Radioactive waste from a blast at Ukraine’s Zaporizhzhia nuclear plant could reach more than a dozen European countries — including Russia — in a matter of just three days, a chilling simulation video shows.
The video was created by the Ukrainian Hydrometeorological Institute and was shared by BBC journalist Myroslava Petsa on Thursday amid dueling warnings of “false flag” attacks from both Moscow and Kyiv.
According to the map, should a Chernobyl-style disaster take place at Zaporizhzhia — Europe’s largest nuclear plant — a radioactive cloud would disperse over 13 countries in the region, including Ukraine, Belarus, Moldova, Lithuania, Latvia, Estonia, Poland, Romania, Serbia, Hungary, Slovakia, the Czech Republic and Russia.
Concerns over the integrity of the six nuclear reactors at the facility, which has been under Russian control since March, reached a fever pitch on Friday, after officials with Rosatom — Russia’s state nuclear agency — reportedly announced an unplanned day off at the plant and “ urgently” left work.
Both Russia and Ukraine have accused each other of planning provocations at the nuclear plant, which has seen heavy shelling over the past weeks.
Kyiv said that Russian forces planned to disconnect the nuclear plant from the power grid.
Russian President Vladimir Putin on Friday warned France’s Emmanuel Macron during a rare phone call that shelling the facility — which he blamed on Ukrainian forces — could result in a “large-scale catastrophe that could lead to radioactive contamination of large territories.”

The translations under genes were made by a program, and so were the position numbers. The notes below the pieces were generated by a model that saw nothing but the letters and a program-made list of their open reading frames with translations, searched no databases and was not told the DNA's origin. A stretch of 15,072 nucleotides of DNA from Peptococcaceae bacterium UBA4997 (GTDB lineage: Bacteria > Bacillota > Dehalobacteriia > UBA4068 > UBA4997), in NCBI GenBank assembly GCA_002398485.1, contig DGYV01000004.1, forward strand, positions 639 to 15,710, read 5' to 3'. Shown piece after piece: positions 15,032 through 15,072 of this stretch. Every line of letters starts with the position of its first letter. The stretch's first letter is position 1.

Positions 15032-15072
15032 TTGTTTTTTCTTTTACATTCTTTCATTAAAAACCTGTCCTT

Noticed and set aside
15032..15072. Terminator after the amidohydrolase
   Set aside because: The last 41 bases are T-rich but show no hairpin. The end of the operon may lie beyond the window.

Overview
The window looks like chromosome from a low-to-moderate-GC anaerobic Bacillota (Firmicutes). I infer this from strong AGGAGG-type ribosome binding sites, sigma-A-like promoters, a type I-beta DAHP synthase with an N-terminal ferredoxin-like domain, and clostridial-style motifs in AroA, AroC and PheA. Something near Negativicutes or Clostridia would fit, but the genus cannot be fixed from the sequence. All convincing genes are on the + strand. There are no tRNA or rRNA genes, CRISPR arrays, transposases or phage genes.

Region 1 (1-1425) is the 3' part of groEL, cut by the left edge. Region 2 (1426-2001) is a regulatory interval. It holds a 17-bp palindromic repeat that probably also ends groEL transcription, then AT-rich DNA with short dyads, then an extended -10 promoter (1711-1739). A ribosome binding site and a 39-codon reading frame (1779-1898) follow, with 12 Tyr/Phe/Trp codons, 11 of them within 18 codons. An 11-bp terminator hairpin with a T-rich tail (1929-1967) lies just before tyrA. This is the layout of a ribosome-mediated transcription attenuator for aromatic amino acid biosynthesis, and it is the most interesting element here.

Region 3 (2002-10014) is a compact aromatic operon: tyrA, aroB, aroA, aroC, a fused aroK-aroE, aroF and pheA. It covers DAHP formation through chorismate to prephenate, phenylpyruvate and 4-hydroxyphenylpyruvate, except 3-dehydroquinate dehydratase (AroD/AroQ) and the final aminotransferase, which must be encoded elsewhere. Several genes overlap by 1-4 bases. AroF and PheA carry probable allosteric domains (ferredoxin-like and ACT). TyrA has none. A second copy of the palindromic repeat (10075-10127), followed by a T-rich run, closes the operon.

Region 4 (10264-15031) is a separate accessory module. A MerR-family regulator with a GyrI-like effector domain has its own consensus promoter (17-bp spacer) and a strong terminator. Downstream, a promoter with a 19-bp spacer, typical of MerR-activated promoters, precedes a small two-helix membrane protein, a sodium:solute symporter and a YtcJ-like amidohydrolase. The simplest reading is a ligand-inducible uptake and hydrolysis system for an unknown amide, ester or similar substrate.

Ukraine has accused Russia of housing troops and storing weapons at the plant, and using its grounds to launch strikes against Ukrainian-controlled territory, knowing that Ukrainian forces would be reluctant to fire back.
On Friday, close Putin ally Nikolai Patrushev, the head of the Russian Security Council, claimed that Ukrainians were shelling Zaporizhzhia on the orders of the US.
“At the urging of the Americans, Ukrainians are constantly carrying out strikes against the critically important infrastructure of the Zaporizhzhia nuclear power plant,” he said, according to reporting by the Russian state news agency TASS.
Patrushev then issued a stark warning: “If a man-made disaster occurs, its consequences will be felt in all corners of the world.”
During a meeting with Ukrainian President Volodymyr Zelensky and Turkey’s Recep Tayyip Erdogan in Lviv on Thursday, UN Secretary-General Antonio Guterres expressed grave concerns about a possible disaster at the nuclear facility.
“We must tell it like it is,” he said. “Any potential damage to Zaporizhzhia is suicide.”
Guterres and other top UN officials have been calling on Russia and Ukraine to allow experts from the International Atomic Energy Agency (IAEA) to visit the facility and conduct inspections and repairs.
In his conversation with Putin on Friday, Macron expressed his support for the IAEA mission to the site “as soon as possible.”
The Kremlin said that “the Russian side reaffirmed its readiness to offer the necessary assistance to the agency’s experts.”
Yevgeny Balitsky, the Moscow-backed chief of temporary administration for the Russia-controlled part of the Zaporizhzhia region, said Friday that an IAEA mission could approach the plant from Ukrainian-held territory — a shift in Moscow’s position, which had previously suggested that the mission should travel to the plant from Crimea.
With Post wires